In the church world, the word discipleship is used a lot. When it is used, it typically refers to the process of making Christians stronger in their faith, but it actually encompasses much more than that. The concept of making disciples is a huge theme in the New Testament and modern Christians in America are doing their best to take it seriously. However, it is not always done biblically, if it is done at all.
Americans are very good at professionalizing just about anything they like. We have degrees, leagues, training, and literature on just about everything. You can pick any topic or issue and there will be a book about it by an “expert.” If you like baseball, join a big league, get trained and go pro. If you like getting good grades, get a PhD. If you like riding horses, you can now major in Equestrianism (what?). You’re not allowed to just like something in this country; it has to get laminated. In some ways this can helpful, but in other ways not so much.
The tendency to professionalize in American culture has made a huge impact on making disciples. In a lot of ways, being a pastor has become less of a calling and more of a career attained by a degree. In even more ways, discipleship has become a specialty field someone is trained for and is, therefore, qualified to do. However, making disciples is meant to be done by all Christians, not just highly educated ones.
A couple years ago I decided to go in a different direction with my ministry time. As a part-time youth pastor, it was hard for me to have enough time for my event planning and administrative tasks, so I wasn’t always available for my students outside program times. I decided that if I wanted to follow Jesus’s model for ministry, this would have to change. So I began to shift my priorities.
I began to meet with two of my seniors every week. For two months I taught them Hermeneutics and challenged them to begin reading scripture intensively on their own. I began preparing my sermon series for the youth group with them. Finding them to be gifted teachers, I began assigning them Wednesday nights to teach the youth group. The response from their younger peers was tremendous. The other two seniors in their class began to follow suit and become something of shepherds for the rest of the youth group. Six months into the year, two freshmen had given their lives to Christ. Not being able to devote myself to all their needs, I asked two of these seniors to meet with them and disciple them in their baby faith. They brought back excited reports every Sunday of two hour video chats talking about everything about living a life for Jesus.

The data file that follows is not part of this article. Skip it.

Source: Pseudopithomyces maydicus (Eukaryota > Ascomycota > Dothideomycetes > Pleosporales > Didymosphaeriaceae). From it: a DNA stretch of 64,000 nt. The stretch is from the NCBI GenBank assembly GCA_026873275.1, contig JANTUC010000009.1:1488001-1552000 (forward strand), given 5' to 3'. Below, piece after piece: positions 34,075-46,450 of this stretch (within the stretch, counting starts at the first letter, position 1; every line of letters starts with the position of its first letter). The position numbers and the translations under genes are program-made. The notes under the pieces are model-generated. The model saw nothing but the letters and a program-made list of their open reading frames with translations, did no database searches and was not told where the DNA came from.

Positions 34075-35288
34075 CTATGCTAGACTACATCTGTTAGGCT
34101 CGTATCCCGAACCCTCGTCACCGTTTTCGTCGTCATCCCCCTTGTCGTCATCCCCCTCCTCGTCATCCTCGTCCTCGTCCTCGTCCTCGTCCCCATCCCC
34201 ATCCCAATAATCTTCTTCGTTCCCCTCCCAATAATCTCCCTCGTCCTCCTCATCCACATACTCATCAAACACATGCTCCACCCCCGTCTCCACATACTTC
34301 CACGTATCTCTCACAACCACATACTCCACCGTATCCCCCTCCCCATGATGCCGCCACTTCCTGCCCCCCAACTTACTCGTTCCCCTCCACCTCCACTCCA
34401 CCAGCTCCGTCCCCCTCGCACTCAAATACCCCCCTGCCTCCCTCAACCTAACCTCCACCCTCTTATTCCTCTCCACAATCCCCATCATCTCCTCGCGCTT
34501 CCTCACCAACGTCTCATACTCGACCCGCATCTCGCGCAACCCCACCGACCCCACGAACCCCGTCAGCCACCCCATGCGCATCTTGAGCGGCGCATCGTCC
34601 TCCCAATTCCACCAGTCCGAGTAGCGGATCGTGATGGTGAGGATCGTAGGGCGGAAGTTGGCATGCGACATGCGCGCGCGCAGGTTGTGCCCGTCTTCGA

Simultaneously, my wife and I began meeting with a group of young women in our membership. We all had the same Bible reading plan, we memorized scripture together, and talked about how to better mentor younger girls. It became one of the most important things I did with my time as I saw how many women in my ministry did not have the same access to theology and accountability. The trickle down to the younger girls in my youth group has been phenomenal. A mother of ten just recited 31 verses from Revelation for our last discipleship meeting. You don't think her confidence in scipture will pay dividends for her children?
In the same way, I began meeting with a group of older men, fathers of the youth and college groups. We shared the same Bible reading plan and memory verses. Every week, we would talk about what God was saying to us through His Word, recite our memory verses, challenge each other to be healthier church members, and talk about how to be better husbands and fathers. I still think about two men in their 40s painfully confessing they had been Christians for decades, but had never been discipled. Most of the men in these groups now lead their own meetings with family members and work colleagues.
The following are four notes from these discipleship anecdotes:
1. These meetings that took place were not Bible studies, which we all already attended and even taught, in that someone came with a prepared curriculum from a study book. We just came together to talk about life and what we read in God’s Word.
2. These meetings discussing what we read in the Bible can be done by new Christians, mature Christians, and even interesting non-Christians for a time.
3. These meetings could be done in any place, culture, or people group on earth as long as there are interested people. The members of my church could leave my church and do the same thing at any church they joined next.
4. If any of us were not reading the Bible on our own, it was pretty obvious. Nobody could be going through a slump or falling into sin without something being off. We were instantly accountable to each other, especially me.
5. These meetings put a great deal of power and responsbility in everyday members. I was no longer the hero. They were.
To this day, my discipleship groups are the single greatest tool for me to actually shepherd my people. We still have activities. We still have services and kids programs. However, we are more healthier in our work now that we are not replacing actual discipleship for busy-ness and work.
If you are a Christian, you were not called to get a degree in Christianity and make it your full-time job. To be clear, I love what I do as well as the seminary education I am pursuing (at the world’s greatest seminary, by the way). But being a disciple and making disciples is more than a diploma. Discipleship is not something you can just professionalize and hire. It is a lifestyle. It is every worshipper of Jesus coming alongside another worshipper of Jesus and walking them through what a Godly life in Christ looks like. If we take Matthew 28:18 seriously, discipleship is a command, not a profession.
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